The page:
Kennedy moves toward health reform
Senator introduces first major legislation on health reform
House and Senate Democratic leaders are putting health care reform legislation on a fast track, with information technology provisions on board the train.
Sen. Edward Kennedy (D-Mass.) introduced a long-awaited bill to reform the health care system and make coverage available to all Americans. The 651-page bill would require individuals to buy insurance, expand eligibility for Medicaid and other subsidies, prohibit insurers from denying coverage for pre-existing conditions, and set up a health exchange through which individuals could buy and compare coverage.
Meanwhile, House Democratic leaders circulated a draft of a health care reform bill that would establish a government-sponsored health care option that would compete with private insurers. Such a plan has long been a staple of President Barack Obama's health care agenda.
The Senate bill contains several health IT provisions. It directs the secretary of the Health and Human Services Department, with the help of two advisory groups created under the economic stimulus law, to set standards for interoperable information systems to electronically enroll individuals in federal and state health programs.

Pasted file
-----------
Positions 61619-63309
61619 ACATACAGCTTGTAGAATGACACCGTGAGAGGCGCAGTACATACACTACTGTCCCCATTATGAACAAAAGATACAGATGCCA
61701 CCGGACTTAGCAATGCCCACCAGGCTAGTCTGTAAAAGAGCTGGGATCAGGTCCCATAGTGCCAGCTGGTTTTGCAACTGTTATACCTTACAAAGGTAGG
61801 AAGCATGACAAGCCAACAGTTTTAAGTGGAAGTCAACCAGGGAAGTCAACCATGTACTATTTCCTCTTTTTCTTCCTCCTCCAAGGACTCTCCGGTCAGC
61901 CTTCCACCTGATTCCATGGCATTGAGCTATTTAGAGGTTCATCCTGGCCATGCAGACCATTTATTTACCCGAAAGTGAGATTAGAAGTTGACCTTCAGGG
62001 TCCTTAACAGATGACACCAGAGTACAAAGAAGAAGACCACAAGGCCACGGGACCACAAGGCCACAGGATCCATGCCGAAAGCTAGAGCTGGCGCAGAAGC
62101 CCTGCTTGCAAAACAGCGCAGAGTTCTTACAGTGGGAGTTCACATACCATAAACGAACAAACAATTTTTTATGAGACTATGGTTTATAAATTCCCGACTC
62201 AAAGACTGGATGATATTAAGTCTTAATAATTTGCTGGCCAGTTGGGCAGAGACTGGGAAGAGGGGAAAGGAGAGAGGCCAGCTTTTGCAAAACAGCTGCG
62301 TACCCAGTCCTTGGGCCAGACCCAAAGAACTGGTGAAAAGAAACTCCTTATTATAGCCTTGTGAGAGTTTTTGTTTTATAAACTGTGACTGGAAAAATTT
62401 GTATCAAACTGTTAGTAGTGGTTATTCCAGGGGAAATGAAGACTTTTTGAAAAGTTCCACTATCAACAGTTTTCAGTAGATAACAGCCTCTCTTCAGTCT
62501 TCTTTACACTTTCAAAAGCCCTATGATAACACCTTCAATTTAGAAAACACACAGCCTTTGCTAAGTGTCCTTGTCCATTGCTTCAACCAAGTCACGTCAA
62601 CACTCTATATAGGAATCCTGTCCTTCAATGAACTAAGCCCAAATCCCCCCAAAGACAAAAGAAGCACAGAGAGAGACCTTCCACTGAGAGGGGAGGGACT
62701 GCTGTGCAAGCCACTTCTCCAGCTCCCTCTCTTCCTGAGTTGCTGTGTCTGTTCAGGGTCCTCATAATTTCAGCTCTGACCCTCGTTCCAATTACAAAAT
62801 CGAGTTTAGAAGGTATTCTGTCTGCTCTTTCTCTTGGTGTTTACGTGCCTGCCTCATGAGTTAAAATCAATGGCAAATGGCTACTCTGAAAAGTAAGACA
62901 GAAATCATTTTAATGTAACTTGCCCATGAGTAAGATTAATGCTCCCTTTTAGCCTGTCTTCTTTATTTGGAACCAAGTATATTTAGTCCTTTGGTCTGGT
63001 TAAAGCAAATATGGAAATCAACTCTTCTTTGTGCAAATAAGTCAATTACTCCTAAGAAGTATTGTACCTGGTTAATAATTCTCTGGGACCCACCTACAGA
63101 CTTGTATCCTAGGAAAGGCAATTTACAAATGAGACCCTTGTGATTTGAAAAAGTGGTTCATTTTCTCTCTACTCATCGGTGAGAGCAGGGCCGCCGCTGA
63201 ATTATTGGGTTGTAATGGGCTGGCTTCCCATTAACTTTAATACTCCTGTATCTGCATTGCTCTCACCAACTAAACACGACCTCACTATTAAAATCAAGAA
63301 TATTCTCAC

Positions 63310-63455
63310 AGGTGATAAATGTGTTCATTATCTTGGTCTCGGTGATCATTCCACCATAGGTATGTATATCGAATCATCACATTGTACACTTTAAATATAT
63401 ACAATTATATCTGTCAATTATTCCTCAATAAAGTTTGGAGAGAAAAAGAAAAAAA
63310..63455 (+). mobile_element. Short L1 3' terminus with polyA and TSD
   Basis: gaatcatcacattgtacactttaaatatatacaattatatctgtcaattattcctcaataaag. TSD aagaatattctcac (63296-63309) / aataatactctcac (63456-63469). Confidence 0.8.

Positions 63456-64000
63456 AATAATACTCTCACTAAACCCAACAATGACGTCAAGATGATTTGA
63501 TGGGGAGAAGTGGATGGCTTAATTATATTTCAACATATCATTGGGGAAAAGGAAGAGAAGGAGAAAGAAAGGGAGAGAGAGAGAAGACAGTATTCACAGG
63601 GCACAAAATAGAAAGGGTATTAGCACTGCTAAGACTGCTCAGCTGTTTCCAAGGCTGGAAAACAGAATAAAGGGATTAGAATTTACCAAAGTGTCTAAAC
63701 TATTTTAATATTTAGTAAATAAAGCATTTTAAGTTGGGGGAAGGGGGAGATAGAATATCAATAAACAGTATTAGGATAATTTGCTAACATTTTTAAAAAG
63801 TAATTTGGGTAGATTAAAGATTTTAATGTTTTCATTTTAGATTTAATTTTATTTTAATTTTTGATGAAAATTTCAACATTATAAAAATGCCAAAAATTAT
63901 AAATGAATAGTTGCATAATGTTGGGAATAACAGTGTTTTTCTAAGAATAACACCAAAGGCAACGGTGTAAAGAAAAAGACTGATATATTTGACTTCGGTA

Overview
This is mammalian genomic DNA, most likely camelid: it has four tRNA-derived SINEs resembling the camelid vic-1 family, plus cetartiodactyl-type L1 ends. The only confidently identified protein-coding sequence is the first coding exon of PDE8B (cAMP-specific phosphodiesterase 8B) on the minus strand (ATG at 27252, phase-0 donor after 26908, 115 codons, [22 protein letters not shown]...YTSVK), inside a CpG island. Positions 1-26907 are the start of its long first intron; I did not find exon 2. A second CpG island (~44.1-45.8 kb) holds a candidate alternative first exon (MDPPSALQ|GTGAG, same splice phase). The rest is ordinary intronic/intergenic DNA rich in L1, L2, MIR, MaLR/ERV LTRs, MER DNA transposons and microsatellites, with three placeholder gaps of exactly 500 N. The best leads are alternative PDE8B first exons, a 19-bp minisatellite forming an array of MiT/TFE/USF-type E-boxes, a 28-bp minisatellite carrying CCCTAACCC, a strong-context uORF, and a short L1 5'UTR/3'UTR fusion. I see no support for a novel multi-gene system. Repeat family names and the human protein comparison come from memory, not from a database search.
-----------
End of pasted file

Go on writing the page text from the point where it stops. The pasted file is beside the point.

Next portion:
But a coalition of groups is urging that health IT provisions in the economic stimulus law be fully integrated into health reform.
The eHealth Initiative, a nonprofit group that represents 165 vendors and health care providers, issued a statement saying: “If the adoption and meaningful use of health IT is viewed as a separate endeavor from health reform, the likelihood will only increase that the money spent to encourage health IT adoption and information exchange will be squandered due to our failure to leverage the capacity of electronic health information and tools."
The Senate Health, Education, Labor and Pensions Committee is scheduled to begin marking up the bill, with amendments, on June 16. Sen. Christopher Dodd (D-Conn.) will lead the markup while Kennedy is under treatment for brain cancer.
Alice Lipowicz is a staff writer covering government 2.0, homeland security and other IT policies for Federal Computer Week.